So the GOP is loathe to acknowledge that deregulation harms the health of Americans and endangers lives. But at least they're concerned about regulations which "may harm job creation." Not so much, as indicated by Mitch McConnell's thus far successful effort to block consideration on the Senate floor of a Democratic corporate tax bill which, The Washington Post explains
includes three provisions. One would end tax deductions that companies may take for expenses incurred when they shutter a U.S. operation and shift the work abroad. The second would impose an income tax on products once made in the U.S. but now manufactured by foreign workers. The third measure would provide a payroll tax incentive for companies to create American jobs by shifting overseas operations back to the U.S.
Democrats said the bill's estimated price tag is $720 million over 10 years.
Business groups are strongly opposed to the Democratic proposal, as McConnell noted on the Senate floor Friday morning when he raised a procedural objection to Reid's maneuver, forcing a Tuesday vote.
"The majority has wasted months in this chamber trying to tell the private sector what to do instead of providing certainty to help them make investment decisions," said McConnell. Many U.S. companies, he said, open operations abroad not to dodge U.S. taxes and workplace laws, but to compete in foreign markets.
Deregulation of unsafe products? Good. Offshoring? Good. Domestic manufacturing? Bad.
Same old GOP. The New Republic's Jonathan Cohn writes
This is not a story that begins with the administration of George W. Bush. It begins, instead, with the administration of Ronald Reagan. Convinced that excessive regulation was stifling American innovation and imposing unnecessary costs on the public, Reagan's team changed the way government makes rules.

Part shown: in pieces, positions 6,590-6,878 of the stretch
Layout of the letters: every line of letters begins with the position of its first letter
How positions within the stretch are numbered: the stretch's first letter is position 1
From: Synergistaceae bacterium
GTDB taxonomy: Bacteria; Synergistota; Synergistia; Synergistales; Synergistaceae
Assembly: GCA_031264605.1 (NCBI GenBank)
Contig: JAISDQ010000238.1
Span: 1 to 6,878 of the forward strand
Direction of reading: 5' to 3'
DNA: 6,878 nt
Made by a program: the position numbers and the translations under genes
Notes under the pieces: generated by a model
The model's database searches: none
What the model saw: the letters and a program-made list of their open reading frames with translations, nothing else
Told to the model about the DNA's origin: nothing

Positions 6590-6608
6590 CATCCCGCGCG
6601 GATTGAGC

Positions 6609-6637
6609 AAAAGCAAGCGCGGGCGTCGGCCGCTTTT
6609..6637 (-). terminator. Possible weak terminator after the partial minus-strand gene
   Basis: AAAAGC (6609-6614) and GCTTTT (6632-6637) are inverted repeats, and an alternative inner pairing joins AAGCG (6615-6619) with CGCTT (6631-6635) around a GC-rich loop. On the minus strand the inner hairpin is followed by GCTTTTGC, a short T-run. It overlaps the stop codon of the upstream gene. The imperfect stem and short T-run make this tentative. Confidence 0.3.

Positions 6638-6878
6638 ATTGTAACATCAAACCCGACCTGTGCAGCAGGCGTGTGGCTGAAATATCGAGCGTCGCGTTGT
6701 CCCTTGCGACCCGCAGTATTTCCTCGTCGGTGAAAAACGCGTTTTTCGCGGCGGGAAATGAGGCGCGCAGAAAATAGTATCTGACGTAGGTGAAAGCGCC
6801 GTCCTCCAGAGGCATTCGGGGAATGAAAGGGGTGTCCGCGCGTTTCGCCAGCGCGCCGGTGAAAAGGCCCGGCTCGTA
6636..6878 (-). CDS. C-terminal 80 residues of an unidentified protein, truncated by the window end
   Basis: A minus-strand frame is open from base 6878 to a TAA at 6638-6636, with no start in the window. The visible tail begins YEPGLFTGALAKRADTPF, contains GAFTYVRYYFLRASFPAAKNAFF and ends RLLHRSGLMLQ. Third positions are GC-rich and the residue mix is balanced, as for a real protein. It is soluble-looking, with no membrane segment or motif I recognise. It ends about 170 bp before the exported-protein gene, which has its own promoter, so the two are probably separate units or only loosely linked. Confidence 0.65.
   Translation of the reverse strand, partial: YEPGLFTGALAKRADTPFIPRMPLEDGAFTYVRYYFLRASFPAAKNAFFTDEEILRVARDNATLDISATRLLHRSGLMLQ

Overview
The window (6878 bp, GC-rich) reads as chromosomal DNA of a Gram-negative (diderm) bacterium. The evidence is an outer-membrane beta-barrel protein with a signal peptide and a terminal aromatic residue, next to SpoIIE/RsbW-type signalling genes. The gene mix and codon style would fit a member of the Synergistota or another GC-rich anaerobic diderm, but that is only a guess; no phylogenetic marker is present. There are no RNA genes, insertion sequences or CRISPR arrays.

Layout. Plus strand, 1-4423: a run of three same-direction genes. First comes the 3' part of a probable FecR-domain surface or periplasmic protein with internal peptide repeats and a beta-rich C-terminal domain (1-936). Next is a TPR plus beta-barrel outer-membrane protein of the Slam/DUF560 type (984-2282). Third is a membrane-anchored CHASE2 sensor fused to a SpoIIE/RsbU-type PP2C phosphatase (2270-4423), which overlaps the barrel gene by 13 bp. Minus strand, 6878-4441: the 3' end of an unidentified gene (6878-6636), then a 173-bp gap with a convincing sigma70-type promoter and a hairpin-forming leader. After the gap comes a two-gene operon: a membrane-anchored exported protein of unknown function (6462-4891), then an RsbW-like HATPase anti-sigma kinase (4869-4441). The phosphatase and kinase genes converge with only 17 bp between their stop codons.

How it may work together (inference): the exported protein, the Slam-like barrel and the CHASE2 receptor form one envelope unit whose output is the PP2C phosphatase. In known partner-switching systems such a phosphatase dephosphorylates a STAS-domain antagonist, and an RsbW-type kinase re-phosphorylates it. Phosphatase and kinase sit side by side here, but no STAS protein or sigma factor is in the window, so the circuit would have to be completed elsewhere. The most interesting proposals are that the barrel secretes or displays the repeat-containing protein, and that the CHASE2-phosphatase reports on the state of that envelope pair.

Prior to the 1980s, agencies like the FDA had authority to finalize regulations on their own. Reagan changed that, forcing agencies to submit all regulations to the Office of Management and Budget, which cast a more skeptical eye on anything that would require the government or business to spend more money. The regulatory process slowed down and, in many cases, the people in charge of it became more skittish.
Clinton didn’t share Reagan's antipathy to regulation. Prodded by consumer advocates and more liberal Democrats, his administration announced its intention to impose new safety requirements on the egg industry. But that happened in 1999, a year before Clinton left office. When George W. Bush succeeded him, the administration’s posture reverted to its 1980s version.
Like Reagan, Bush was skeptical of government interference in the market. And, like Reagan, he appointed officials sympathetic to businesses that wanted to avoid the cost of complying with new federal rules. It was not until 2004, five years after Clinton had proposed the new egg rules, that the Bush Administration issued actual regulatory language. And by 2009, when Bush left office, the administration still had not finalized the rule.
William Hubbard, who was associate FDA commissioner from 1991 until 2005 and now advises the Alliance for a Stronger FDA, tells TNR that the delay was not accidental:
The FDA simply couldn’t get through to the White House. They were very hostile to regulation. ... I was told that each time FDA tried to get the rule cleared through OMB, the response was that there were "not enough bodies in the street," -- that the number of cases, hospitalizations and deaths did not rise to the level to justify greater regulation of egg producers. Obviously, public health officials felt strongly that there was a strong justification, but the prevailing attitude at the time within the Administration was that regulation was an evil that should be avoided unless there was a compelling argument for government action.
Yes, it's the same old Republican Party. The only things which change are the names of the corporate lobbyists setting its policies.